After years of caring for wild cats, Kris Papiernik and Kia Griffin probably thought there was nothing they couldn’t handle. Until one day, they found a stray that just wouldn’t cooperate with them. At their wits end, they turned to one last, desperate solution: their three-year-old nephew. What happened next will melt your heart.
Papiernik and Griffin have been involved in rescuing stray cats for over 10 years. They currently live in Philadelphia, where feral felines are so common that they’ve become something of a pest issue. The couple, then, certainly have their hands full.
Indeed, the women have been taking care of as many as 40 different street cats over the years. And they do their best to make sure that as many moggies as possible find new forever homes once they’ve been rescued.
Unfortunately, however, that isn’t always possible. After all, some of the cats have spent their whole lives living on the streets, just trying to survive. And that means they’re about as far from being domesticated as can possibly be.
In the cases of those cats, then, all Papiernik and Griffin can hope to do is make sure that the animals are spayed and neutered, and feed them where possible. They do all this as part of their Kolony Kats enterprise, set up to create “colonies” in which the groups of wild cats can live.
They’ve even come up with cute nicknames for their various colonies, like the Stray Kitty Crew, Backyard Boys and Meow Squad. “We don’t do it for praise – we do it because it’s the right thing to do,” 35-year-old Papiernik told Metro. “If their days can be a little bit easier somehow, that’s reward enough for us.”
The Kolony Kats project uses the “TNR” system, which stands for trap-neuter-release, to help control Philly’s wild cat problem. Once the women manage to trap any feral cats they find, they get them spayed and then send them back out into the wild, helping to stabilize the population expansion.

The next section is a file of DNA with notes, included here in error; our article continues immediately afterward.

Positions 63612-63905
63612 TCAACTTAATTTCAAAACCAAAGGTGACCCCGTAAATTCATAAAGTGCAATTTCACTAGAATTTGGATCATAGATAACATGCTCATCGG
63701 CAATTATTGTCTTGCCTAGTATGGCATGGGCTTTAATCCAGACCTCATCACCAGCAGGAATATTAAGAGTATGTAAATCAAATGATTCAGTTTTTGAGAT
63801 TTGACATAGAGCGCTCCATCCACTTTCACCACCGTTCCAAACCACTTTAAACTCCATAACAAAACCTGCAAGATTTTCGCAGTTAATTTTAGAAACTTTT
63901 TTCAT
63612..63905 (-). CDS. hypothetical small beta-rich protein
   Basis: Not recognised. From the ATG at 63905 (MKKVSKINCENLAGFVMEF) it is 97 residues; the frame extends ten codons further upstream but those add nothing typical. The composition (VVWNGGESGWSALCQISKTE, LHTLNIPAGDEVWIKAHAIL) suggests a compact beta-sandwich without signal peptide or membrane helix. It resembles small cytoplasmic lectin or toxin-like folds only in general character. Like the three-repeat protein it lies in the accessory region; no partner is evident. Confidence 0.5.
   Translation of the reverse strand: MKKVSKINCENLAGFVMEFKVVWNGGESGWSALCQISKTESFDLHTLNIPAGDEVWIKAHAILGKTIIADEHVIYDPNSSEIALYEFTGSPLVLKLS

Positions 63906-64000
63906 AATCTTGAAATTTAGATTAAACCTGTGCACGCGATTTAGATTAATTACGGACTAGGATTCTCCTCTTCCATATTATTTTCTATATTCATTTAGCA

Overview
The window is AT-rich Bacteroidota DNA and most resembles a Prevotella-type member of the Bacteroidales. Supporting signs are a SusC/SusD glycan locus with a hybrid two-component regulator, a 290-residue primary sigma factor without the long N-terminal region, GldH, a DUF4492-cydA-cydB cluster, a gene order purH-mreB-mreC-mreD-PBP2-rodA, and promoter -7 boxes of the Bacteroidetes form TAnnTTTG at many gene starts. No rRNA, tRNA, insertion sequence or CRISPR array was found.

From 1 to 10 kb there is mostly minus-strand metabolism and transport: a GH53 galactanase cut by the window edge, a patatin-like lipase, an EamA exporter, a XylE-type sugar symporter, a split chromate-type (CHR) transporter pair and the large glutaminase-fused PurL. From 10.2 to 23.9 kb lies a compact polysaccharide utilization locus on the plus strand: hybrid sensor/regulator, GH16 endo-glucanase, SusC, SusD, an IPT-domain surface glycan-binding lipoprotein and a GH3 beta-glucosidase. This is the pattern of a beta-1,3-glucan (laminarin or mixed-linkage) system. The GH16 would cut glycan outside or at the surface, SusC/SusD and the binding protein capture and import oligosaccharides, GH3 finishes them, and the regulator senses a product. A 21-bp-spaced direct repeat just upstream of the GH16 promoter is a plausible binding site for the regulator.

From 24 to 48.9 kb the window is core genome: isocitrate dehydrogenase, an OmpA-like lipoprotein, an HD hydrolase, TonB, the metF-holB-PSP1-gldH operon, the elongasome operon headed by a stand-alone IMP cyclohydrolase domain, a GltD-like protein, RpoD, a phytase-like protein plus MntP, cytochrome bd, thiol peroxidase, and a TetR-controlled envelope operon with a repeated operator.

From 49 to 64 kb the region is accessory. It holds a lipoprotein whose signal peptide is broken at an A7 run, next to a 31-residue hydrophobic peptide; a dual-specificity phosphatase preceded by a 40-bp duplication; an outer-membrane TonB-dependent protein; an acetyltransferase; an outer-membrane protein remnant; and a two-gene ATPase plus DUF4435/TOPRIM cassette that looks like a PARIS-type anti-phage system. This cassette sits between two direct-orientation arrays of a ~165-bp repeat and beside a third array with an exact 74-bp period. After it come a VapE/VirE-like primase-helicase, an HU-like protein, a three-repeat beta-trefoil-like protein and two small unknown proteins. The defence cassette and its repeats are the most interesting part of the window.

The cats then tend to naturally gravitate to each other in the various “gangs,” or colonies, set up around the area of Feltonville, where Papiernik and Griffin live. Because the cats are part of the neighborhood’s ecosystem, they can’t all simply be removed from the equation. So, the Kolony Kats ladies pay regular visits to their colonies, to ensure everything’s running smoothly.
Kolony Kats isn’t the pair’s first venture into caring for cats. In fact, this particular initiative only started in 2013, when they spotted a couple of street kittens in a driveway, who they named Lady and Bug. At first, it seemed like just another rescue mission for the women.
However, while Lady was perfectly receptive to the approach of Papiernik and Griffin – allowing them to feed and spay her – Bug wasn’t as hospitable. Indeed, he actually fended off their efforts for two whole years, even when he hung around with other cats under their care.
Nothing they tried worked. But then, they had a brainwave – one that would involve their three-year-old nephew, a superhero costume and what is possibly the most adorable interaction between human and animals we’ve ever seen.